Earth Imaging Journal: Remote Sensing, Satellite Images, Satellite Imagery
Breaking News
Trimble Introduces Tekla 2018 BIM Software Solutions
SUNNYVALE, Calif.- Trimble (NASDAQ: TRMB) introduced today three new...
Drone Alliance Europe Introduces New Executive Director alongside Panel Discussion on the Future of European Drone Integration
Brussels, Belgium  – Last night, Drone Alliance Europe (DAE)...
Swift ​​Navigation ​​Introduces Skylark, a Cloud-Based, High-Precision GNSS Service
San Francisco, CA— Swift Navigation, ​​a ​​San ​​Francisco-based ​​tech...
Global Mapper and LiDAR Module SDK v19.1 Now Available with New 3D Mesh Generation Capabilities
Hallowell, Maine  - Blue Marble Geographics ( is pleased...
Quantum Spatial Awarded $1.5 Million Illinois Tollway Contract for Aerial Mapping Services
Quantum Spatial, Inc. (QSI), the nation’s largest independent geospatial data...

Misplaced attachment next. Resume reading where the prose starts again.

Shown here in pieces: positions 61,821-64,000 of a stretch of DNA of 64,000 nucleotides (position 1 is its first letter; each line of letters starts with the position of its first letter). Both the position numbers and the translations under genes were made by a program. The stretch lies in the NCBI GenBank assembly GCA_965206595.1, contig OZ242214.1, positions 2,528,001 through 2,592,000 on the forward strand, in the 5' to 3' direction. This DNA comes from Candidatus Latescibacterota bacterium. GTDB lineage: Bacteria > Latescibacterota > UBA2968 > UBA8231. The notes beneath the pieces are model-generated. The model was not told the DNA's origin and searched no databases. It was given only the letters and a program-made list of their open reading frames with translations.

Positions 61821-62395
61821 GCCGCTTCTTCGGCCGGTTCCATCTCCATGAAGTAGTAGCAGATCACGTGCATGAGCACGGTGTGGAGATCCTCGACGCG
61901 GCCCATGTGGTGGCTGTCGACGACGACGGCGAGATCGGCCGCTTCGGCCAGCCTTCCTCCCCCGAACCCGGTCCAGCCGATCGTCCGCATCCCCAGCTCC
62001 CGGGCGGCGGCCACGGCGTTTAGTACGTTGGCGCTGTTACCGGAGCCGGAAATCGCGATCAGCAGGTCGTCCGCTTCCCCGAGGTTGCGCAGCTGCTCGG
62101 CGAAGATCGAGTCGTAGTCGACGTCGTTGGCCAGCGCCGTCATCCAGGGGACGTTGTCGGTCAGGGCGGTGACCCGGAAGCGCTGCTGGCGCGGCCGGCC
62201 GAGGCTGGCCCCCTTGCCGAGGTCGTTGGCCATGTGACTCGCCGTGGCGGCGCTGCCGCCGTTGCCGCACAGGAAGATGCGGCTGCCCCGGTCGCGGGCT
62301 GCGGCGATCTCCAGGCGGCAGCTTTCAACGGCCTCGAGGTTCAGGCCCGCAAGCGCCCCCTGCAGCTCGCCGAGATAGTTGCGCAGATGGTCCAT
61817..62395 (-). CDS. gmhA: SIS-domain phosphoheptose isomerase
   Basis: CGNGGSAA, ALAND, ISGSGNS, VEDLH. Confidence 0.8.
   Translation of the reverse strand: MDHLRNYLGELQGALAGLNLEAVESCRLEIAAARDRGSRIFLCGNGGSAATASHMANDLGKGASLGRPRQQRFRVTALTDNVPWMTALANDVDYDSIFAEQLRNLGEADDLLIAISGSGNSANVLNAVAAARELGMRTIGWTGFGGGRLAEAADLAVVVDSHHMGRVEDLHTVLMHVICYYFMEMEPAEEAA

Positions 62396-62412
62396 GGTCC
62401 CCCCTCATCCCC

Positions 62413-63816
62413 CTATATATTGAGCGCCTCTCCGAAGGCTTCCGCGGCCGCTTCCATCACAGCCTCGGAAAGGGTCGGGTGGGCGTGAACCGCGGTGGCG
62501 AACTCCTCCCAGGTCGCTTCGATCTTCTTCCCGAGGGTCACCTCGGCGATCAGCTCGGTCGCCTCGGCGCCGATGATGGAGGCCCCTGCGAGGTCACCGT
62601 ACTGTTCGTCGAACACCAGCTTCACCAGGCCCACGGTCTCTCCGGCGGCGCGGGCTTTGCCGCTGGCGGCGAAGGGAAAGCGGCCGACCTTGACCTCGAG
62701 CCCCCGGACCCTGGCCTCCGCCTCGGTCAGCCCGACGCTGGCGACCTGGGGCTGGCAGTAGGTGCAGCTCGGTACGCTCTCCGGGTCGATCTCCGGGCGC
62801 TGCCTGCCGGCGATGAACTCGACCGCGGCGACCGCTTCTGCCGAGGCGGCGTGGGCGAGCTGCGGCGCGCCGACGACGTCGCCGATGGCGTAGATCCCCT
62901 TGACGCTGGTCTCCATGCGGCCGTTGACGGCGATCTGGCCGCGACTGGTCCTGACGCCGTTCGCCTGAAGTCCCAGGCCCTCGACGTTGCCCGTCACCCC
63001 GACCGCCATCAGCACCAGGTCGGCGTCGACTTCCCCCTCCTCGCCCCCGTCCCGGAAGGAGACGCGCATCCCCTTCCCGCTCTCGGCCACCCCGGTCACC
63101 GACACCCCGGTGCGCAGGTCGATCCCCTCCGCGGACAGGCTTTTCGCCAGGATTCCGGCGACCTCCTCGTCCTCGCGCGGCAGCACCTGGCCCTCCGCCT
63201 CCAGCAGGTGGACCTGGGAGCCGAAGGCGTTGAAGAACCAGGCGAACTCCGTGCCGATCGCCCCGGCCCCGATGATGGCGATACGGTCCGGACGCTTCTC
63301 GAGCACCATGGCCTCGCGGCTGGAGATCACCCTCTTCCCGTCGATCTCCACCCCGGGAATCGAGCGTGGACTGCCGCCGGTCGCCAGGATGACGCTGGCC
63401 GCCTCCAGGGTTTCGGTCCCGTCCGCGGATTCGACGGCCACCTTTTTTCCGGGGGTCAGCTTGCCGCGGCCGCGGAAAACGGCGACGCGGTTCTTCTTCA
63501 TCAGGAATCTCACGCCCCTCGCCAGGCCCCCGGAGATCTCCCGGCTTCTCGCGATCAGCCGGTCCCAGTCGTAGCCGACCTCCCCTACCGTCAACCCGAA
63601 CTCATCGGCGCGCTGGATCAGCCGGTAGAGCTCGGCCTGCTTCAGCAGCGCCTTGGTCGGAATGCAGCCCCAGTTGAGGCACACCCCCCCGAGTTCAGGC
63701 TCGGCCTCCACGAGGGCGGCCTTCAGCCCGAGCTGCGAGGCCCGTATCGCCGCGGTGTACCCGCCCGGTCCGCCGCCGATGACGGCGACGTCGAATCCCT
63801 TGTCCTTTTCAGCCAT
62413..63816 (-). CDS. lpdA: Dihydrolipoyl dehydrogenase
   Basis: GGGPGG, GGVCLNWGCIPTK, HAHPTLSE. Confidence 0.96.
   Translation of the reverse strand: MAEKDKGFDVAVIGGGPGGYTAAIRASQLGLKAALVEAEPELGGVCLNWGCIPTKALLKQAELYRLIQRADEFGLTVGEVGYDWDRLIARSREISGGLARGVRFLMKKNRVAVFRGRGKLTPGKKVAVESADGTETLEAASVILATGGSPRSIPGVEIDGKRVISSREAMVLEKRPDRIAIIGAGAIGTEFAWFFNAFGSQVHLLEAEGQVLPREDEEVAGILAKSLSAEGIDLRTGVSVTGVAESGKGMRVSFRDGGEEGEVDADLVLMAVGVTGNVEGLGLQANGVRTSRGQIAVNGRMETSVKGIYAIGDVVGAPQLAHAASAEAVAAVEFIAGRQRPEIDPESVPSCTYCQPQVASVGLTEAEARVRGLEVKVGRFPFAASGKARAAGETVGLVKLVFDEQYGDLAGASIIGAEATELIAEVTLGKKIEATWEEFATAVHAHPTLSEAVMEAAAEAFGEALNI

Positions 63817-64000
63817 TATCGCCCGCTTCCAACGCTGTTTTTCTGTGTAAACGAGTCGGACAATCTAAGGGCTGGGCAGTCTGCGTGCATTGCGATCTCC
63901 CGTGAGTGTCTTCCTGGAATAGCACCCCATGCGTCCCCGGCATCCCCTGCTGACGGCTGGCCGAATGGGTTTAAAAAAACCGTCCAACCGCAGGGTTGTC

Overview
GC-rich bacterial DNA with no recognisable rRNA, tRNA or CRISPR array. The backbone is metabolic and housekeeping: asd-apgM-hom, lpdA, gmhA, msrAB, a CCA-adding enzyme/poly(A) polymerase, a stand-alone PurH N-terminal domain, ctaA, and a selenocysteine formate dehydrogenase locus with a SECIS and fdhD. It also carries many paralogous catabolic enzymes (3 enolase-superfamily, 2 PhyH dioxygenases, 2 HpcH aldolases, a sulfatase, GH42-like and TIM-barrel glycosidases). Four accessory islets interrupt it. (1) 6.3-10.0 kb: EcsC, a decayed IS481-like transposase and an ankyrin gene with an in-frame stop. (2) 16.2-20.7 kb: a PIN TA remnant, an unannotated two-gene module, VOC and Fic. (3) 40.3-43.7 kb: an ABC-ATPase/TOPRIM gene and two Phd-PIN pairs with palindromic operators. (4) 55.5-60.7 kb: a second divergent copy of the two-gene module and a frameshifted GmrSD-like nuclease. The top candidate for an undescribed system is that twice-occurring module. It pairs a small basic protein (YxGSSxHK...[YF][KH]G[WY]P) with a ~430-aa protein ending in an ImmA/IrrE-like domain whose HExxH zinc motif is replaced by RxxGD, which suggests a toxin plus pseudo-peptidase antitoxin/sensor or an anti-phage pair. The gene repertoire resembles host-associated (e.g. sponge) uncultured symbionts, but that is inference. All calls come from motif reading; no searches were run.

Click on image to enlarge.

This view of Earth from the International Space Station allows scientists to detect the gases and particles that make up the different layers of our atmosphere. Closest to Earth’s surface, the orange-red glow reveals the troposphere—the lowest, densest layer of atmosphere, as well as the one we live within.

A brown transitional layer marks the upper edge of the troposphere, known as the tropopause. A milky white and gray layer rests above that, likely a slice of the stratosphere with perhaps some noctilucent clouds in the mix. The upper reaches of the atmosphere—the mesosphere, thermosphere and exosphere—fade from shades of blue to the blackness of space.

The different colors occur because the dominant gases and particles in each layer act as prisms, filtering out certain colors of light. Instruments carried on satellites and on craft such as the space shuttle have allowed scientists to decipher characteristics of the ozone layer and the climate-altering effects of aerosols.

A thin crescent of the moon is illuminated by the sun from below Earth’s horizon. Though the moon is more than 384,400 kilometers (238,855 miles) away, the perspective from the camera makes it appear to be part of our atmosphere.

Source: NASA

Comments are closed.